Revelations about Angola's Isabel dos Santos have again turned the spotlight on multinational companies and "Big Four" accounting firms and their clients with dubious fortunes.
The International Consortium of Investigative Journalists obtained a trove of more than 715,000 documents about the former president's billionaire daughter, stoking fresh claims she syphoned off hundreds of millions in public money.
Anti-corruption campaign group Global Witness alleged hundreds of companies, many based in tax havens such as the British Virgin Islands, helped Dos Santos "to become Africa's richest woman while millions of Angolans live in extreme poverty".
The Angolan judiciary is meanwhile investigating Dos Santos, whose authoritarian father Jose Eduardo dos Santos ruled the oil-rich but impoverished country for nearly 40 years.
Her bank accounts and assets in her home country have been frozen. She has denied wrongdoing and said the allegations were politically motivated.
The so-called "Luanda Leaks" highlight the role played by PricewaterHouseCoopers (PwC) -- one of the "Big Four" accounting firms -- and companies such as the Boston Consulting Group in managing Dos Santos' assets.
Mark Hays, campaign leader at Global Witness said her fortune had long been suspected of being gained through questionable means.
But the "help and support of professional bankers, lawyers, accountants and estate agents in the West" now needs to be examined, he said..
Campaigners point to European legislation that obliges firms working with a "politically exposed person" to carry out risk assessment to flag up possible evidence of corruption.
But clamping down on the investment of questionable assets is a huge task, given the complex nature of global finance, which cuts across multiple jurisdictions.
"This is the real challenge for the anti-corruption world," said Daniel Bruce, chief executive of Transparency International's UK branch.
"A lot of the time it's just a benevolent facilitation that's involved," by western companies.
"That's why we really need to tighten up British defences against dirty money and illicit finance," he added.
PwC said it had launched an immediate investigation into the claims, which it called "very serious and concerning".
"We have also taken action to terminate any ongoing work for entities controlled by members of the dos Santos family," it added in a statement on Monday.
Of the other "Big Four" members, KPMG did not respond to an AFP request to comment. Deloitte said it had "rigorous acceptance processes" for clients and reconsidered its engagements annually.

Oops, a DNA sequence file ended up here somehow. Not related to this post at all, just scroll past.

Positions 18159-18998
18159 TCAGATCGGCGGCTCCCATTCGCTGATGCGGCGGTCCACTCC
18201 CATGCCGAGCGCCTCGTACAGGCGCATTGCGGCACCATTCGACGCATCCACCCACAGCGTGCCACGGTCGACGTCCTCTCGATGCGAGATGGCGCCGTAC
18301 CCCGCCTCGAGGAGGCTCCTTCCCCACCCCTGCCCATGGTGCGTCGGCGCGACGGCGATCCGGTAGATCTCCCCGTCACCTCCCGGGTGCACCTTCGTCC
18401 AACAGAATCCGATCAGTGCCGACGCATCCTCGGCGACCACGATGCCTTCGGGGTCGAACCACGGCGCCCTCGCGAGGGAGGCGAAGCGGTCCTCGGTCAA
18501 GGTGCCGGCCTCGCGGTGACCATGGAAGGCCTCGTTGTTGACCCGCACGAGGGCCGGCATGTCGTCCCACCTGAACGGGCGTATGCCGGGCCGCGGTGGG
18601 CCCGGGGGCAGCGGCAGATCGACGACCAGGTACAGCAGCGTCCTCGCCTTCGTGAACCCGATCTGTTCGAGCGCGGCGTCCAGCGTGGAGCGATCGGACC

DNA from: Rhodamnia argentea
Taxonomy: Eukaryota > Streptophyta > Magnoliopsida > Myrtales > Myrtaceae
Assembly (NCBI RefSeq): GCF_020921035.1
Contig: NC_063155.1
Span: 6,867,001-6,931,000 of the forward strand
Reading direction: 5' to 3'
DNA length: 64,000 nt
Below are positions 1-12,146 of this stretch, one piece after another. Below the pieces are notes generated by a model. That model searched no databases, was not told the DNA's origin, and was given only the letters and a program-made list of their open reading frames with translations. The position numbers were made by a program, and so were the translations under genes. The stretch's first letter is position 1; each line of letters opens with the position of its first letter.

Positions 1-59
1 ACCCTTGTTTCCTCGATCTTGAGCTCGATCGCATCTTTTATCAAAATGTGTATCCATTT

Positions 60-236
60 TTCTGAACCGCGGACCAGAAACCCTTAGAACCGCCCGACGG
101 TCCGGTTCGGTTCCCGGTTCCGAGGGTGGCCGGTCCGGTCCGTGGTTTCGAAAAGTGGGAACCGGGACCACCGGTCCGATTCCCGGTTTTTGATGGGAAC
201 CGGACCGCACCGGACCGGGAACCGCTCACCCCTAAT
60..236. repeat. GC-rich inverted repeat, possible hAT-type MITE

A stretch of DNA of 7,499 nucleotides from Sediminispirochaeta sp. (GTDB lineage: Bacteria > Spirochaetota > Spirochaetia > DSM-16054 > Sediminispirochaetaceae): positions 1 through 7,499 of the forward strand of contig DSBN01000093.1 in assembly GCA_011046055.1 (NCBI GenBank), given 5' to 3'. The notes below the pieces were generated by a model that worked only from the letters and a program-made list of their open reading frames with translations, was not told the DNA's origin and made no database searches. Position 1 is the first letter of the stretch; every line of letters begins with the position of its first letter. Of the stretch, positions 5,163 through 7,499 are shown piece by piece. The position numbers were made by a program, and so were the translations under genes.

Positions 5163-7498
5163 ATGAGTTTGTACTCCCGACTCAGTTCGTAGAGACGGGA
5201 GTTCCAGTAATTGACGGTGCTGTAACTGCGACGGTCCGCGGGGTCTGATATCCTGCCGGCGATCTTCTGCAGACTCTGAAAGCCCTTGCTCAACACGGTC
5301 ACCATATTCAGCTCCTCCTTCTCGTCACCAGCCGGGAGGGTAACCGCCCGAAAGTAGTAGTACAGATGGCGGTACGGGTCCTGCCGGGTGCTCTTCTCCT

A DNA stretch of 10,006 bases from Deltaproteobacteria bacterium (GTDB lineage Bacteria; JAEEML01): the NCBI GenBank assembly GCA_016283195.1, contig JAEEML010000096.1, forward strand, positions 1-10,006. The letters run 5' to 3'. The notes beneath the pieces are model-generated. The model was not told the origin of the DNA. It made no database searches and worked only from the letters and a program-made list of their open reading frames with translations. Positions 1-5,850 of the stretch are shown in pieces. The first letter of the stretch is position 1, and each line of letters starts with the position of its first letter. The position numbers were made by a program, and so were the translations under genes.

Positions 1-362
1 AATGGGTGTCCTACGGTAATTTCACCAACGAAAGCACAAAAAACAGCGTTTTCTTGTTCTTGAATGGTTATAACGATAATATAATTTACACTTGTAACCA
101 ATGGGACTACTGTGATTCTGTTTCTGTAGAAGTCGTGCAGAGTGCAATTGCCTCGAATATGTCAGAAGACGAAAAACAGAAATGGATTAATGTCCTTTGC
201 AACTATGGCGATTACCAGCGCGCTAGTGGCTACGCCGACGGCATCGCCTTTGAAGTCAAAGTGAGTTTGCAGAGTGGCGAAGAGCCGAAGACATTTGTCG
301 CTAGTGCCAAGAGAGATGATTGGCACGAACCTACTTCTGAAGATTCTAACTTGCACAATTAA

Ernst & Young, said it had "clear and consistent acceptance procedures" and worked strictly within the law but did not comment on clients for confidentiality reasons.
The Boston Consulting Group did not respond.
UK regulators may be powerless to prevent money being funnelled through foreign jurisdictions, but the country has introduced legislation enabling it to act once the money reaches its shores.
"Unexplained wealth orders" (UWOs) require individuals to explain the source of wealth used to acquire property, potentially leading to the seizure of the assets.
With the burden of proof high to secure a criminal conviction, authorities hope the lower bar required by UWOs will deter the investment of suspicious money.
Dos Santos, who has an estimated fortune of $2.1 billion including a reported three London homes, has been on the radar of anti-corruption campaigners for "several years", said TI's Bruce.
"The red flags really went up when she was appointed head of the state oil company Sonangol," he added.
"You could see there were major conflicts of interest starting to emerge several years ago."
Santos took over Sonangol in June 2016, and she also accrued shares in other Angolan companies including banks and a telephone company while her father was president.
While the opaque activities of the "Big Four" in dealing with foreign cash has been under the spotlight for years, they have also faced criticism for activities closer to home.
In the 2000s, the sector was rattled by Enron's bankruptcy and the role played by Arthur Andersen in validating false accounts of the energy broker, sounding the death knell for the "Big Five".
In Britain, the "Big Four" have been accused of failing to foresee several high-profile recent bankruptcies, including department store chain BHS, construction group Carillion, and tour operator Thomas Cook.
The debate focused particularly on possible conflicts of interest within the firms, which may act as auditors while at the same time billing them for consulting services.
The competition authority has proposed reforms aimed at separating auditing and consulting activities, and the government has promised to reform the supervisory authority.
But these promises have yet to be enshrined in law.
Strengthening legislation is not the top priority for Prime Minister Boris Johnson, who during the election campaign called instead for partial deregulation of the powerful "City".